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Clarithromycin, Low-Dose Thalidomide, and Dexamethasone Produces Consistent Responses in Myeloma and Waldenstrom’s Macroglobulinemia

Clarithromycin, Low-Dose Thalidomide, and Dexamethasone Produces Consistent Responses in Myeloma and Waldenstrom’s Macroglobulinemia

Seventeen patients with myeloma (13) or Waldenstrom’s macroglobulinemia (4) have been treated at our center with a nonmyelosuppressive combination of oral clarithromycin (Biaxin) at 500 mg twice daily, low-dose oral thalidomide (Thalomid) at 50 mg at bedtime, and oral dexamethasone at 40 mg every week. Treatment also included oral pyridoxine at 100 mg twice daily and oral omeprazole (Prilosec) at 20 mg twice daily for 2 days with dexamethasone.

Dose modifications were as follows: oral clarithromycin reduced to 250 mg twice daily for gastrointestinal symptoms; thalidomide escalated as tolerated by 50 mg biweekly to a maximum of 200 mg/d; and dexamethasone decreased (for endocrine intolerance) to 40 mg every 10 days, every 2 weeks or 20 mg every 2 weeks as maximally tolerated. Therapy is ongoing, with a duration of 3 to 24 weeks, and a median/mean of 12 weeks. Of 17 patients, 1 is post–stem-cell transplant, 3 received “high-dose” nontransplant chemotherapy, 9 received conventional chemotherapy, and 4 were previously untreated.

Three patients have not completed a minimum of 6 weeks of treatment, and thus are not assessable. Of 14 evaluable patients, all responded: 3 complete responses with no evidence of disease, 5 complete responses with normal immunoglobulin levels but a persistent monoclonal spike, and 6 partial responses with a greater than 75% reduction of the monoclonal spike. Responses were mirrored by similar improvement in bone marrow status. Improvement in blood counts and/or normal immunoglobulins was observed in most patients. Responses occurred by 6 weeks, and are ongoing and proportionate to medication doses (improvement with increased drug dose, less improvement with lower doses). Resistance has not been encountered; responses were unrelated to prior chemosensitivity or resistance.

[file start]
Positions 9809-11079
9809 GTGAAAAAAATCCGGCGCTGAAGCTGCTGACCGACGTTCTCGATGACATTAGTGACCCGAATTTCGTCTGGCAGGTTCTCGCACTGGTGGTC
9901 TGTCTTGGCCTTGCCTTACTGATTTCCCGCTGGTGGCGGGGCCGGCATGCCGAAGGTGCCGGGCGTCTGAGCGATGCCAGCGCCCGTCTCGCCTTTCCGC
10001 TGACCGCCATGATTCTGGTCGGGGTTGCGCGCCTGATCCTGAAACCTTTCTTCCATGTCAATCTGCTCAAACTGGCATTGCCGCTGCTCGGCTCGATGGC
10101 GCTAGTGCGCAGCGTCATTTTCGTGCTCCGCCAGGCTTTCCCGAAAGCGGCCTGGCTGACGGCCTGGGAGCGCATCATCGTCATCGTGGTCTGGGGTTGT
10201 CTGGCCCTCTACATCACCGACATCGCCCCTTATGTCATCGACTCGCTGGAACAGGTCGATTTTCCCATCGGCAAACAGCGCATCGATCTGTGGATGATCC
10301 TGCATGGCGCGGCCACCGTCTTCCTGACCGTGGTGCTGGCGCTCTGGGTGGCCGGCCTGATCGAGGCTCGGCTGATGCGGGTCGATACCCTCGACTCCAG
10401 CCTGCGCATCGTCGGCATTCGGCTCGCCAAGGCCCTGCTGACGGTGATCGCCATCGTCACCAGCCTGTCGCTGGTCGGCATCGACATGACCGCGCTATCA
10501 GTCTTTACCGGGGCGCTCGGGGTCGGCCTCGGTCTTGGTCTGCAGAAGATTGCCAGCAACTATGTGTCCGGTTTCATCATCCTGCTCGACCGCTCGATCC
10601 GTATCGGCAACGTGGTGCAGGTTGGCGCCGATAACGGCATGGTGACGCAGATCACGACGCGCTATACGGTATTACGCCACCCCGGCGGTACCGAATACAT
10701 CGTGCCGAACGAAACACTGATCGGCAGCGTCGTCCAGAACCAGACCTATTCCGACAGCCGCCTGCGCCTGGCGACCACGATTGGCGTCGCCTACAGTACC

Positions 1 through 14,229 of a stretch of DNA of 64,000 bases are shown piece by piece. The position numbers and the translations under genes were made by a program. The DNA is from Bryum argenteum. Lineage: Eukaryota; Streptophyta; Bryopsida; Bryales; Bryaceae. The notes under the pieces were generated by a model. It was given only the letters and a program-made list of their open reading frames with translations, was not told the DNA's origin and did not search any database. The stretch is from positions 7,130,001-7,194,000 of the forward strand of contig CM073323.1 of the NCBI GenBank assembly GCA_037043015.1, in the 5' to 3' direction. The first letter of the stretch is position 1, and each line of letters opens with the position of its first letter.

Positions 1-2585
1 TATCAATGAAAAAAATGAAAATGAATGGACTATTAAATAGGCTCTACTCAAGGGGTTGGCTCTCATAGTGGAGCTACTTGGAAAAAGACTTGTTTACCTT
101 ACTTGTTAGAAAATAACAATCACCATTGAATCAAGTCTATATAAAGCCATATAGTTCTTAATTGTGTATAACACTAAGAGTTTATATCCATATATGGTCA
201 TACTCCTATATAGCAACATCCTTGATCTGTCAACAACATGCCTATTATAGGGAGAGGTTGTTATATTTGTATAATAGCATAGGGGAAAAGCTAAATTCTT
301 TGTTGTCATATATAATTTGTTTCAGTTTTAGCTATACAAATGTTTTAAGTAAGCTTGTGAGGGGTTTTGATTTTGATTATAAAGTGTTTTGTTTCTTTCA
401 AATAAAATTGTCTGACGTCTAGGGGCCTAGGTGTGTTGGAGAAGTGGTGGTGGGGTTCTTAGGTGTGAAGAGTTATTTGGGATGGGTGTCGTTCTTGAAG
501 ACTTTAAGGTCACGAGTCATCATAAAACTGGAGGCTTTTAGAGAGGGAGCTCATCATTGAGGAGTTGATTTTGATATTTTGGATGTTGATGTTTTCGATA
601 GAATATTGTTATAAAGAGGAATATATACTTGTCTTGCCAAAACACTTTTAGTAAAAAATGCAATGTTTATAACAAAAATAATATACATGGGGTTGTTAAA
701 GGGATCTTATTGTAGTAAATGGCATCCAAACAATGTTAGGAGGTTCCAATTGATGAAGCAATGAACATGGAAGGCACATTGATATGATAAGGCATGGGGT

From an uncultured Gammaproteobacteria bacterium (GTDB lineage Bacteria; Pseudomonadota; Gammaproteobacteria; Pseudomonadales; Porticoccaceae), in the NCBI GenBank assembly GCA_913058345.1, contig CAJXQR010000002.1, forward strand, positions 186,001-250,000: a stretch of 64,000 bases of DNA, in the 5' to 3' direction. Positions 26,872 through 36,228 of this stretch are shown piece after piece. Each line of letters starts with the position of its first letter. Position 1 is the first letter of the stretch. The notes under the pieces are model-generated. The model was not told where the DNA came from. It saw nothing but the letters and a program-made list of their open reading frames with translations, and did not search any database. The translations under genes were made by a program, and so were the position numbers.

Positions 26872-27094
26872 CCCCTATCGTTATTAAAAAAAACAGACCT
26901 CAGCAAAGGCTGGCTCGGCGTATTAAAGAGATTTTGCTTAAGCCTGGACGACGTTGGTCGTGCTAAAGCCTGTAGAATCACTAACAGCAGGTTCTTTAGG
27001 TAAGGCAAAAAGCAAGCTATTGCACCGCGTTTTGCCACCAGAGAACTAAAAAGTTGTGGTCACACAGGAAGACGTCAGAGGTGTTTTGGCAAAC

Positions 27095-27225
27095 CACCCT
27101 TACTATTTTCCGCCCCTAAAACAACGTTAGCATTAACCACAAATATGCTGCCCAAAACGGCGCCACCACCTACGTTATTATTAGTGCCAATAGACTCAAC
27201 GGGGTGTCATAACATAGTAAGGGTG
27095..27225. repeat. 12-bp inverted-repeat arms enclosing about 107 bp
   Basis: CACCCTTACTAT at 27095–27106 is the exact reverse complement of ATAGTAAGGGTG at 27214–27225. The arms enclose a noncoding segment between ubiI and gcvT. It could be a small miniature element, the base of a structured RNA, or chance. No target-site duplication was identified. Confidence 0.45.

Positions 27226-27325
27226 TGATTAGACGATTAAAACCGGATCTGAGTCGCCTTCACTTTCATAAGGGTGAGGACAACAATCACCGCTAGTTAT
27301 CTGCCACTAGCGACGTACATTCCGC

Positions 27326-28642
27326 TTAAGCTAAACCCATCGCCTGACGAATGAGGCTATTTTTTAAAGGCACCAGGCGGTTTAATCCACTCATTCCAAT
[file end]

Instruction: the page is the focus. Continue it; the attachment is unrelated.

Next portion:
Three patients required a reduced clarithromycin dose due to gastrointestinal intolerance or Clostridium difficile, all patients required a reduction in thalidomide dosing (median tolerated dose: 100 mg/d), and 14 patients required reduction in dexamethasone dosing. All patients sustained grade 1–3+ reversible neurotoxicity, including peripheral and/or autonomic neuropathy and drowsiness requiring dose reduction. Withdrawal of treatment resulted in rapid return of disease, suggesting that response may be cytokine mediated.

CONCLUSION: A regimen of clarithromycin, low-dose thalidomide, and dexamethasone administered daily is a highly effective regimen in virtually all myeloma and Waldenstrom’s macroglobulinemia patients evaluated to date. Results are dependent on a balance of treatment intensity with quality of life.

Click here to read James R. Berenson's commentary on this abstract.

 
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